The key challenge of doing this is there isn’t a gold standard for credibility. We don’t have a benchmark.
Brian Nosek, Center for Open Science
Nosek’s pitch is titled “Path to Iterative Confidence Level Evaluation,” or, charmingly, “Pickle.” It proposes that Darpa set up, in classic fashion, a competition: Let people with credibility-assessing models test them against specific corpuses, like replicated studies. Then he’d build what’s called a nomological network, pitting the ideas against each other. “The only way to develop confidence in the evidence is to look at the problem in lots of different ways and see where you start to get convergence,” Nosek says. In other words, establish a framework for establishing the credibility of establishing credibility. “It’s very meta,” he says.
Other fields of science have their own problems with replicability and reliability. (The cancer people are freaking right out.) But the social sciences have their own particular epistemological problem. Darpa’s big obstacle here might not be social science answers but social science questions. “Computer scientists are more accustomed to asking questions where they can easily verify the answer,” Salganik says. What spam filter best filters spam? Here’s 900,000 emails labeled “spam” and “not-spam.” Now, here’s another 100,000 emails. Let 10 systems label them, and we’ll see which one gets the most right. Result: spam filter. “The goal is explicitly about prediction, and prediction problems are easy to express quantifiably,” Salganik says. “But a lot of social science questions are different. They’re more about asking why something is happening.”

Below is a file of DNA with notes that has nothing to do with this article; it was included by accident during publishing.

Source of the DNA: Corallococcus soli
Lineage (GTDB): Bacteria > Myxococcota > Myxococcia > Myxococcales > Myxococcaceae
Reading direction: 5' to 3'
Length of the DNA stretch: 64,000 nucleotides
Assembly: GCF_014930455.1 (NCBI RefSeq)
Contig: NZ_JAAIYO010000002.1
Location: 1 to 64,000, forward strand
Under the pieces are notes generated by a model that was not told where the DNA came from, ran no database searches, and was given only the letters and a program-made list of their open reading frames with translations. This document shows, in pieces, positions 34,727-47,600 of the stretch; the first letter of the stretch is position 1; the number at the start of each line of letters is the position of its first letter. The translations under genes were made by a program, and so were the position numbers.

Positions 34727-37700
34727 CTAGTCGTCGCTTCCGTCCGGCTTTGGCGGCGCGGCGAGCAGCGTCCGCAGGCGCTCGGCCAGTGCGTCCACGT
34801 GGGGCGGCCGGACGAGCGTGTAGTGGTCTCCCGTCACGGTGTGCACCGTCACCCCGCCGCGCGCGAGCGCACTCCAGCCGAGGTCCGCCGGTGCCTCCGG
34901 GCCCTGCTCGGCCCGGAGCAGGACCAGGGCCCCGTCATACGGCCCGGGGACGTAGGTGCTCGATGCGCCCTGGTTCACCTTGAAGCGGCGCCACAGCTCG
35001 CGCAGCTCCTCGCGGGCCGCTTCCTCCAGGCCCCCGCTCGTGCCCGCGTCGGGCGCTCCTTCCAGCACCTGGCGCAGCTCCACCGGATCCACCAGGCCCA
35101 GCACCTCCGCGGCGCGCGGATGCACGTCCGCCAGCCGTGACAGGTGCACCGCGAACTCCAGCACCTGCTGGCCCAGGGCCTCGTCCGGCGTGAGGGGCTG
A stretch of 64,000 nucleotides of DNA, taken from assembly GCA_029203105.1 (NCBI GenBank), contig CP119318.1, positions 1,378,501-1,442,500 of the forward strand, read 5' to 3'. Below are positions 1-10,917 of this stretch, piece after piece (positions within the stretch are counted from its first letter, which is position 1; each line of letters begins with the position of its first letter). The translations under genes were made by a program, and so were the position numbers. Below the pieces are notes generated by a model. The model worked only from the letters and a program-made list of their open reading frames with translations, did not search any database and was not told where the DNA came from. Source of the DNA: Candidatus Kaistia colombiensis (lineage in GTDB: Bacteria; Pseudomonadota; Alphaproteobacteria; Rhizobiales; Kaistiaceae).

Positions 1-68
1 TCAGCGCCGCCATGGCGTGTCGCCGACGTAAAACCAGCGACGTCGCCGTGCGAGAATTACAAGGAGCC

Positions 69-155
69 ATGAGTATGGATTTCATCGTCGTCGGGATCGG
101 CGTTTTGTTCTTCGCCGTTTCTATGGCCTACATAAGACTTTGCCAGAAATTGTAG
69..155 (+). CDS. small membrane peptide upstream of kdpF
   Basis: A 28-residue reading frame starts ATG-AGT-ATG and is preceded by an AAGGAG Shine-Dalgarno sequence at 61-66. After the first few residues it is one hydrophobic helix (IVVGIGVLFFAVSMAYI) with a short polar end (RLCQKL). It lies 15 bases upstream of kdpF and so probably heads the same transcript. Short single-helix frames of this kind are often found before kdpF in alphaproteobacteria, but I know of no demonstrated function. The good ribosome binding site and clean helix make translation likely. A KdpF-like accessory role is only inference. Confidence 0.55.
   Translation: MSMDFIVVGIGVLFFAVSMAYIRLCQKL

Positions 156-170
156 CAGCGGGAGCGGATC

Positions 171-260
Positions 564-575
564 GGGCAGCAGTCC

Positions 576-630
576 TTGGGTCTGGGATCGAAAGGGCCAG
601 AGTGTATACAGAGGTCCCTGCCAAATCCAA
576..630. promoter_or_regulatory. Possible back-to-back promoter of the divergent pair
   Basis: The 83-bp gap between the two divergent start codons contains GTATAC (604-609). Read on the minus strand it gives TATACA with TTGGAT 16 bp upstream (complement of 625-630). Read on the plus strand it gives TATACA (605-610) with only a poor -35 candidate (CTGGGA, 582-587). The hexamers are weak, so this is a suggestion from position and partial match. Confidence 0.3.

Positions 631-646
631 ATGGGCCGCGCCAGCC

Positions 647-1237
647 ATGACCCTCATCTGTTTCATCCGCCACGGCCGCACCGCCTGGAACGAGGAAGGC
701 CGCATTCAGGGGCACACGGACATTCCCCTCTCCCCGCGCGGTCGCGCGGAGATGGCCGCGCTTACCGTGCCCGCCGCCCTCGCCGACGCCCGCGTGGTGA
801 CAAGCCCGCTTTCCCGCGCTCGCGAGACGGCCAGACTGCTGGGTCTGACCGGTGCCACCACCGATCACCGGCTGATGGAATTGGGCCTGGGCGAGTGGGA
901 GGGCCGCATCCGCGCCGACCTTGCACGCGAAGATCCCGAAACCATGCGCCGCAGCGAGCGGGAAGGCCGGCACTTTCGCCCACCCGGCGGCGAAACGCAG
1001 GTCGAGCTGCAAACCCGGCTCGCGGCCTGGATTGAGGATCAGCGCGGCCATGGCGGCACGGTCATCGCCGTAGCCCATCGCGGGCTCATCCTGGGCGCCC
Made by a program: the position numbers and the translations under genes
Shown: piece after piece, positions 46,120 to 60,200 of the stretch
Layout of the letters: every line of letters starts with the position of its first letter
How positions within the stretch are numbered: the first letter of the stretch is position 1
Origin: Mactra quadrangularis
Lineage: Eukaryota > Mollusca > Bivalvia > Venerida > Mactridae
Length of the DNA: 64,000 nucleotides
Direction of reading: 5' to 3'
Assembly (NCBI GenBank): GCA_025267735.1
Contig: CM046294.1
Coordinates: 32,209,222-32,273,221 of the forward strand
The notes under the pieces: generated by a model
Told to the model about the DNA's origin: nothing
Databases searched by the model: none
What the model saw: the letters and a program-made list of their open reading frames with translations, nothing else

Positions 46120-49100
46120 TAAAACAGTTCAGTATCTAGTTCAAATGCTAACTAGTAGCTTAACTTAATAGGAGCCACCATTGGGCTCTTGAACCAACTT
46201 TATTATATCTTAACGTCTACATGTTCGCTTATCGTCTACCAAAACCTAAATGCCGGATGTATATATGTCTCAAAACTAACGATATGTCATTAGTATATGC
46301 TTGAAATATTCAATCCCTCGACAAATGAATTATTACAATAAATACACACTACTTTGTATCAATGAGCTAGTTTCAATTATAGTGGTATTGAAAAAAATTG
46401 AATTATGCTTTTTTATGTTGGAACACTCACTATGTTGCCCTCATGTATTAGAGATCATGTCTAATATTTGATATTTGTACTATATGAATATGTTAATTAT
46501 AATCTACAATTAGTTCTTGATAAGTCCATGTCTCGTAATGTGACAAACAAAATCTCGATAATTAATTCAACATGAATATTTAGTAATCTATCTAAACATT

Basic descriptive questions might be useful to Darpa and its military clients. But they’re tough to quantify. “This really does go beyond just statistical significance,” Salganik says. Even if you adjust the acceptable P value, a test of statistical significance, from 0.05 to 0.005—the lower it is, the more significant your data—that won’t deal with, let’s say, bias resulting from corporate funding. (Particle physicists demand a P value below 0.0000003! And you gotta get below 0.00000005 for a genome-wide association study.)